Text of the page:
The previous chapter ended with the question: What is the best sort of life to aim for? There is a familiar, almost commonplace answer to this question ­- to be rich and famous. This is a conception of the best life to have that is echoed in, and reinforced by media coverage of the life of the stars. It is also the idea that induces very large numbers of people to spend money on national lottery tickets when there is only a tiny chance of winning. Yet, as an answer to the philosopher's question, the idea that the best life is a rich and famous one does not take us very far, not so much because it is an unworthy ambition (though it may be) but because it is logically incomplete, and necessarily so.


Consider first the aspiration to be rich. If being rich means having a lot of money to spend, the belief that it is good to be rich in an important sense turns out to be vacuous. This is because, strange though it may sound, money in itself has no value whatever. If it were not exchangeable for other, quite different things ­- food, clothing, entertainment, i.e. goods and services that are independently valuable ­- we might as well throw it away. This point is not always easy to appreciate. So accustomed are we to thinking of the notes and coins in our pockets and purses as valuable, that the essentially valueless character of money itself can elude us. Yet, we only have to remind ourselves how worthless the currency of one country is in another country where it cannot be spent on the things that we want.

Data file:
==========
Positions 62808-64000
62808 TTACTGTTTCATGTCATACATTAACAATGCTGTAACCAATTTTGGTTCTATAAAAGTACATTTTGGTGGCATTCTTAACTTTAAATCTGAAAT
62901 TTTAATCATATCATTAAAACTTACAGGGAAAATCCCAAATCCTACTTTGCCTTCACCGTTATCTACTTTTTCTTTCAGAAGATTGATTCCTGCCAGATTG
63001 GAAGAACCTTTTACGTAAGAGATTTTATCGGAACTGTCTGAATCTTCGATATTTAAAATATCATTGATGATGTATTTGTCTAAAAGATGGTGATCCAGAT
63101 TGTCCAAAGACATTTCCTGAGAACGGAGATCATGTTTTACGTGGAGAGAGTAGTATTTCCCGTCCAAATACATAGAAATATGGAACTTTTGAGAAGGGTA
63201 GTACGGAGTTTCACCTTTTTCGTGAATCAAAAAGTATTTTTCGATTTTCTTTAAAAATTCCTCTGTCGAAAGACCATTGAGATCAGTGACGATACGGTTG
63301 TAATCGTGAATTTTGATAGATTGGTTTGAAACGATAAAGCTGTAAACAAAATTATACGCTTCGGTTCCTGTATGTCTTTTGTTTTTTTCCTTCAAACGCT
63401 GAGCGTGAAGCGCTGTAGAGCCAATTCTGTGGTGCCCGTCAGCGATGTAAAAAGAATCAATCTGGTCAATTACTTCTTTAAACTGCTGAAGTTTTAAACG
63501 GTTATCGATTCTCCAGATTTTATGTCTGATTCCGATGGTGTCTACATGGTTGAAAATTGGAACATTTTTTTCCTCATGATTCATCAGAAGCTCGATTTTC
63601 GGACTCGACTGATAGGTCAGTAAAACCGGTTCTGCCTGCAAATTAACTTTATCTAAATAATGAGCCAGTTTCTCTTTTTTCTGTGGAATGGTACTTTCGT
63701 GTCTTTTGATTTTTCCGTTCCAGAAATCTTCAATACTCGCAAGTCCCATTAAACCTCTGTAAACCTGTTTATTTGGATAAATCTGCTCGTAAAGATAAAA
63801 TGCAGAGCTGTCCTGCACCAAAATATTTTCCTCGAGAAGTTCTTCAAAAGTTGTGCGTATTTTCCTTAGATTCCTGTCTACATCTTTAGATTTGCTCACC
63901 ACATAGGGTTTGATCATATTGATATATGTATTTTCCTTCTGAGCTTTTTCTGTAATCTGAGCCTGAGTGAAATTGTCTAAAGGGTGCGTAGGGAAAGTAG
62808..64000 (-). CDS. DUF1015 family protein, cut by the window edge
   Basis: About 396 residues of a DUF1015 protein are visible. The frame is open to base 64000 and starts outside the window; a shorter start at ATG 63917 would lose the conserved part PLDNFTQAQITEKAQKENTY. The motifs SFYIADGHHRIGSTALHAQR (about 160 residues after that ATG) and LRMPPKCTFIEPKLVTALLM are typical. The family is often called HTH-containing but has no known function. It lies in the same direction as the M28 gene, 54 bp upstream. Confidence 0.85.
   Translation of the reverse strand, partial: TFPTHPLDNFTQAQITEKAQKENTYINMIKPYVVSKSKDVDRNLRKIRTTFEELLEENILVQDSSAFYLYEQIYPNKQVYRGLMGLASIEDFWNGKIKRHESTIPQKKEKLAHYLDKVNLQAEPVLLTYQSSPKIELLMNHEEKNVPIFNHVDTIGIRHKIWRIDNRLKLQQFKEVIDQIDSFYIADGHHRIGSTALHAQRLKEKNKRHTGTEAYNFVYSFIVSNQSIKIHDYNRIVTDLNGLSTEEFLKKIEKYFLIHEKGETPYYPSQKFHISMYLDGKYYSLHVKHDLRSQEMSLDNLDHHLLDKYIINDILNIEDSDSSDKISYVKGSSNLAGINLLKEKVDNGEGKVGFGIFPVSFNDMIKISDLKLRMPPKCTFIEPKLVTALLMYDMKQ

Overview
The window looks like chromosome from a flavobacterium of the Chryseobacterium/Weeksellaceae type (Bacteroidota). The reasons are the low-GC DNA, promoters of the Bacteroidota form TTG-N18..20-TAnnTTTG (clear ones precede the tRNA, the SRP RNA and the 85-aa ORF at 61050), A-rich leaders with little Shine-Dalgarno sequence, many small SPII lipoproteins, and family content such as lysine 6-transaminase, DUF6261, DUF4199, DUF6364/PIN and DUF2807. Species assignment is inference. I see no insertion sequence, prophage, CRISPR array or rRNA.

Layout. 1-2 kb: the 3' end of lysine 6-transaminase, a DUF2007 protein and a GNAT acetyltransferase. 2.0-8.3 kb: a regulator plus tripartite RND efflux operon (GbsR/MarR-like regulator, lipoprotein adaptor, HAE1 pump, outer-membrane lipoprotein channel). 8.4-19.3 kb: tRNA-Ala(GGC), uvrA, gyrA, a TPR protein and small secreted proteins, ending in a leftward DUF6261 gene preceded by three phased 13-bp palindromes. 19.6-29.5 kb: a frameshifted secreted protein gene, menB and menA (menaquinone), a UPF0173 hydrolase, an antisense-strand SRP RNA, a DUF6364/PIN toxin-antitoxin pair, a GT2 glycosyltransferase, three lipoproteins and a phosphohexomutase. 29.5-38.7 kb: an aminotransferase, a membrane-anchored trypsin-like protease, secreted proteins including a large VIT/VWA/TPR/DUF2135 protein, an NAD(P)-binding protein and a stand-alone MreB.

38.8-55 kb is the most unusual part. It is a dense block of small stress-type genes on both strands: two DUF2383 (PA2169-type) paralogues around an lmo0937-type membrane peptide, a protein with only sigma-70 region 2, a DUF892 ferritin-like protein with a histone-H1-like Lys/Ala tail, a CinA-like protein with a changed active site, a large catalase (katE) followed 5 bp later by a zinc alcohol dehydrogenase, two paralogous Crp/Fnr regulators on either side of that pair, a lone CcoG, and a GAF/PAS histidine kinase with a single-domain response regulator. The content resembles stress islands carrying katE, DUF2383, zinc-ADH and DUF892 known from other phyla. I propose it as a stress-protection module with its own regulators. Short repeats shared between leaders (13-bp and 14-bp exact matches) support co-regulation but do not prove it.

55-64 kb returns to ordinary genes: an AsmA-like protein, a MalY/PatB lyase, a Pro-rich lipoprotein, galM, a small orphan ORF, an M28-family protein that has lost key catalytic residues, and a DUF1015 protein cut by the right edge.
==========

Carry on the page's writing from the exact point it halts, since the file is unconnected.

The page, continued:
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Eight Theories of Ethics


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